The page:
The problem with Neill Blomkamp’s first feature, District 9, was how blatantly political it was. The problem with Elysium is how blatantly political it is. Watching Blomkamp’s films you get the distinct impression that his political message is more important than his movie. Because there is so little substance to his story, the film comes across as little more than blatant socialist propaganda.
The story follows Max (Matt Damon), a downtrodden underclassman vying for asylum in the privileged celestial city of Elysium. Like his poverty-stricken brethren, Max is an oppressed would-be saint crushed under the iron heel of an elitist upper class that is evil beyond redemption.
Emotionally-laden key words such as ‘homeland security’ and ‘no-fly zone’ are bandied about to ensure we don’t miss the point and one of the bad guys is Apartheid incarnate with his penchant for authoritarian violence and his thick South African accent; he even has a South African flag on his assault ship just in case you missed the reference. Subtlety is not a brand Blomkamp trades in but social and racial stereotyping apparently is.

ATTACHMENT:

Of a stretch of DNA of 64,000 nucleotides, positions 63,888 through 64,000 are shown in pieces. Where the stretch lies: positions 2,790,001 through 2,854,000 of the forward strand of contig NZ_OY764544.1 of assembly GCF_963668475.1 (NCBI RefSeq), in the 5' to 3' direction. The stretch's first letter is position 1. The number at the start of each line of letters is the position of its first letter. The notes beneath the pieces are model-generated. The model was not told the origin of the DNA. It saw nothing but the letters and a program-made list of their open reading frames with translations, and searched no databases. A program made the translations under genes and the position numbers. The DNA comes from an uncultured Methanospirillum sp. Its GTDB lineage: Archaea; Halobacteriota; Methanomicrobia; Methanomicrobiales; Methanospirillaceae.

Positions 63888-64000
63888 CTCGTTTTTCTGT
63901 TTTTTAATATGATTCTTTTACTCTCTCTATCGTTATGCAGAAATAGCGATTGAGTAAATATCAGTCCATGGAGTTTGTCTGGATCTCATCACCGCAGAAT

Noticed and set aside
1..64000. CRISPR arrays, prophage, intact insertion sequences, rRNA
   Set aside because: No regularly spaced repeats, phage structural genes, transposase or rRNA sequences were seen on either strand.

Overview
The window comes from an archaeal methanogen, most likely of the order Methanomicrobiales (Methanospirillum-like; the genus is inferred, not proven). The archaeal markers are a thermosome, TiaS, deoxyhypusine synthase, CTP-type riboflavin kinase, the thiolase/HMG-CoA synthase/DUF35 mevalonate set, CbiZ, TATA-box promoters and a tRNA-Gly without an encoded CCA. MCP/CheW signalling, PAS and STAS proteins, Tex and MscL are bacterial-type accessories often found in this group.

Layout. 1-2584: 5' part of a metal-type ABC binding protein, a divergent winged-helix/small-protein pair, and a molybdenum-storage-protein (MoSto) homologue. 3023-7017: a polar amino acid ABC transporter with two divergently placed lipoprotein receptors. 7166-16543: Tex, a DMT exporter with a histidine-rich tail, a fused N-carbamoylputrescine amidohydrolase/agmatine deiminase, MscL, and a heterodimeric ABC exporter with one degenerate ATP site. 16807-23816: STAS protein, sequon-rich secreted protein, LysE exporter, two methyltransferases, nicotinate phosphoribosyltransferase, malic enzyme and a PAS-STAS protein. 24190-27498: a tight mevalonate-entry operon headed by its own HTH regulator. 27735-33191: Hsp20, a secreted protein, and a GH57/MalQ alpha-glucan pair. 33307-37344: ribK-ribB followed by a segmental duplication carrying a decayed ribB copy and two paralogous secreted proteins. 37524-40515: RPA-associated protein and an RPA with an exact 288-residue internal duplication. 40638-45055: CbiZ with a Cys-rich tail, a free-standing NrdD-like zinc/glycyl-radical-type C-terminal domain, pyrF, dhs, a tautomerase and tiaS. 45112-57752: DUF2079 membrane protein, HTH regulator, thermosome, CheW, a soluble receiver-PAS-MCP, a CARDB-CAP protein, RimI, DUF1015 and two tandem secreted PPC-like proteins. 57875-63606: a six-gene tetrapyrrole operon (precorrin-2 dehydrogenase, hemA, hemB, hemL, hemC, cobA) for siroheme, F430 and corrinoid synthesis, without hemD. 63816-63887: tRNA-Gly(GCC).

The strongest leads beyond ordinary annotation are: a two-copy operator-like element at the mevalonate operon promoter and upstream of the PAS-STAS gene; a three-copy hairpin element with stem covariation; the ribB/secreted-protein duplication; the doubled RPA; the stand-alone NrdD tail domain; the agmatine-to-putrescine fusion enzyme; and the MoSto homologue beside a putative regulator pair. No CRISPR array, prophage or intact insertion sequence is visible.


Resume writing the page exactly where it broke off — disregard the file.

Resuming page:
Of course cautionary tales of social injustice are almost de rigueur for science fiction film and literature but they work best when embedded within the story. With Blomkamp, the political message dwarfs the story.
On the plus side, there is one great action scene in the middle of the film that is nail-biting stuff before launching back into mediocre faux sci-fi action territory for the final showdown between good and evil.
Amazingly Jody Foster foregoes her native Southern accent – who would have thought that possible? – and delivers the best performance of the cast despite having little to do beyond being an evil elitist authoritarian bitch. The rest of the cast which includes Matt Damon, Sharlto Copley and William Fichtner are serviceable if unremarkable. Every character here is composed of a singular dimension with the exception of Damon’s rough diamond. I suppose Blomkamp deemed this character the only one worthy of being fleshed out.
As a practical rerun of District 9, those who enjoyed Blomkamp’s first feature will probably glean some enjoyment from Elysium; others will do well to avoid it.